Thursday, April 14, 2011

A Feature, Not A Bug

Last Sunday's editorial in the Saint Petersburg Times criticized Rep. Paul Ryan's plans for Medicare as not spending a sufficient amount to counter rising health care costs. My letter in Friday's paper counters that the lower spending and other reforms in the plan serve as part of the solution:

This editorial criticizes Rep. Paul Ryan's budget proposal for not spending as much on Medicare and Medicaid as current health care costs would require. This is a feature, not a bug. These two government entitlements deluge the health care market with dollars that chase available supplies of medical treatment, bidding up the price. This, combined with the fact that beneficiaries have little incentive to shop for the best prices, put these programs in perilous financial straits and increase costs for those inside and outside of the system.

Ryan's plan offers solutions to both of these problems. Lower overall spending puts brakes on rampant health care inflation, and his voucher system incentivizes beneficiaries to shop for the best deal. Far from being insufficient, Ryan's proposals are just what the doctor ordered.

Sunday, April 10, 2011

Incorporate the Fetus Too

Abortion has surfaced as a topic for debate in Florida as several bills have come up addressing the subject. Among the most prominent is a bill that would require a woman to have an ultrasound before she consents to an abortion.

I am opposed to the bill because neither Tallahassee nor the federal government (via Obamacare) should be mandating such specific decisions like a certain procedure or insurance coverage amount.

I am also pro-life. How can I square these two positions?

In the end, I believe that each person is free to live their lives in a manner of their choosing as long as they do not coerce, commit violence upon, or defraud others. Giving the state government the sanction to dictate when we receive ultrasounds and by whom is opening the door to a plethora of meddlesomeness to people who hardly need prodding to involve themselves more in our lives. A pregnant woman has the right to receive or refuse an ultrasound at her discretion. To deny this right is to deny all manner of rights personal and economic.

So too does a person, who happens to reside in a uterus, have the right to life without violence. Much of the abortion debate, at least at the philosophical level, centers around whether we define a fetus as a person or not. I happen to think that popular points demarcating the beginning of life, such as a certain amount of weeks, are arbitrary. The only two points that seem non-arbitrary to me are conception or birth, and because I cannot accept that a baby could be killed an hour before it is born, I must settle on conception as the beginning of life.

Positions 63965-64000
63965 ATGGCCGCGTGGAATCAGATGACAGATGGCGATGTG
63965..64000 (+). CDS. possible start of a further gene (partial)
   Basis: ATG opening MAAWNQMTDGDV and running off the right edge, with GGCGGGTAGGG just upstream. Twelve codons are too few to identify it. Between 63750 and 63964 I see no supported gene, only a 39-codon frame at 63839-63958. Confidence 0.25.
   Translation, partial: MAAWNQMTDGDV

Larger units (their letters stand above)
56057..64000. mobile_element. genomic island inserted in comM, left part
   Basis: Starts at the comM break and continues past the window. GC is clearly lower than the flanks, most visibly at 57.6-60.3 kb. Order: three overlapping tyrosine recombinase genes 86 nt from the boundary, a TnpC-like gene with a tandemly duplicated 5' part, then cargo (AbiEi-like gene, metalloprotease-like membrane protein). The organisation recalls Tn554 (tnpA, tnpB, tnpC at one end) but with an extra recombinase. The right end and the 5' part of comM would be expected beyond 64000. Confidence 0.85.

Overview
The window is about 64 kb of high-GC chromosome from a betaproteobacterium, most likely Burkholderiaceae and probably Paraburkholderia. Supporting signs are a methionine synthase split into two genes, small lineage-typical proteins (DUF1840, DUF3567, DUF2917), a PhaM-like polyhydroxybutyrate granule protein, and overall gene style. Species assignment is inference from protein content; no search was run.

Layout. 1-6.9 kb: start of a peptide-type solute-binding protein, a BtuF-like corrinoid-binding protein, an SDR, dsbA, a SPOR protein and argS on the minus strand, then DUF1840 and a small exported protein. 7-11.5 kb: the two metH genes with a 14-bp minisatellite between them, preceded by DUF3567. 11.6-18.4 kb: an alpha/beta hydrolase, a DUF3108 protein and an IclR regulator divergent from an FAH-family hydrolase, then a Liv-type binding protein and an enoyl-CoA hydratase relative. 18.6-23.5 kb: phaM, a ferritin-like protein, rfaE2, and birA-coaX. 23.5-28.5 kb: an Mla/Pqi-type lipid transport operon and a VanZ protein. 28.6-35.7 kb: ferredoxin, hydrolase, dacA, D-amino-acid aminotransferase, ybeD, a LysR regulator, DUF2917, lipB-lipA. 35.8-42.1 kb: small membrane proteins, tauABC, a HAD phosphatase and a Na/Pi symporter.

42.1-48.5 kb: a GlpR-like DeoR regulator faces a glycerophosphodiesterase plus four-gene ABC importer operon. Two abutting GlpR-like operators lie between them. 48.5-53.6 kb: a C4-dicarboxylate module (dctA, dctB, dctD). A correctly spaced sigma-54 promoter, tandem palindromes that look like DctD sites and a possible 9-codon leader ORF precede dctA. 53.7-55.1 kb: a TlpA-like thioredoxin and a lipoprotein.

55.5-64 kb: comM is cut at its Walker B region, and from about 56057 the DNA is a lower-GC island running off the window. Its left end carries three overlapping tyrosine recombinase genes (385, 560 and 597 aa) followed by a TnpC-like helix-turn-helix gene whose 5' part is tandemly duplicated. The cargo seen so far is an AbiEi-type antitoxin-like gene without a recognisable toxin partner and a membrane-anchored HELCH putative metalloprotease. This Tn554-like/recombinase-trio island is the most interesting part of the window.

Others can and will disagree with me about my position on abortion or the beginning of life, and their arguments have considerable merit. As with any position based on principles, it leads me to unsettling real-life conclusions that are difficult to ignore.

One person that apparently happens to agree with me, however, is Democrat Scott Randolph, a Florida State House Representative. He decided to make the cute little suggestion of allowing women to incorporate their uterus. Because he is under the impression that Florida Republicans are against all corporate regulation, incorporation of the uterus would make abortion restrictions off-limits.

Any casual student of business will remember that the chief benefit of the corporate form is that it creates a separate legal entity. Doing so to the uterus, and I assume by extension the fetus, is therefore something I can wholeheartedly support. With Mr. Randolph's help, we can soon dispense of this notion that the right to life of the unborn exists at the sole discretion of their maternal parent, and instead see them as the separate, yet admittedly dependent and vulnerable individuals that they are.

Note: I am fully aware that Randolph's suggestion was in jest. I'm trying to make a point here, people.

Friday, April 1, 2011

LQ&C 4/1/11

-Connecticut considers marijuana policy reform.

-Senate Majority Leader Harry Reid blissfully ignores the Social Security problem, saying he'll deal with it in a decade or two. Ed Morrissey quips:
I’m not sure which is worse: the suggestion that even the easiest kind of entitlement reform won’t get any hearing in the Senate this session, or the idea that Harry Reid will still be in the Senate in 2031.
-The Cato Institute puts the budget debate in perspective.

-St. Petersburg Times editor Tim Nickens' article about Rick Scott and transparency was pretty much what you'd expect:
He says he supports open government, and he signed an executive order his first day re-establishing the Office of Open Government created by Gov. Charlie Crist. But it's been downhill since then. Scott is the Prince of Darkness, avoiding the sunshine of open meetings and public records whenever he can.
The governor and the media having an antagonistic relationship? Where did he get that idea? Maybe by, oh I don't know, newspaper editors calling him the Prince of Darkness???

-It begins: Fed official says interest rate increases could begin this year.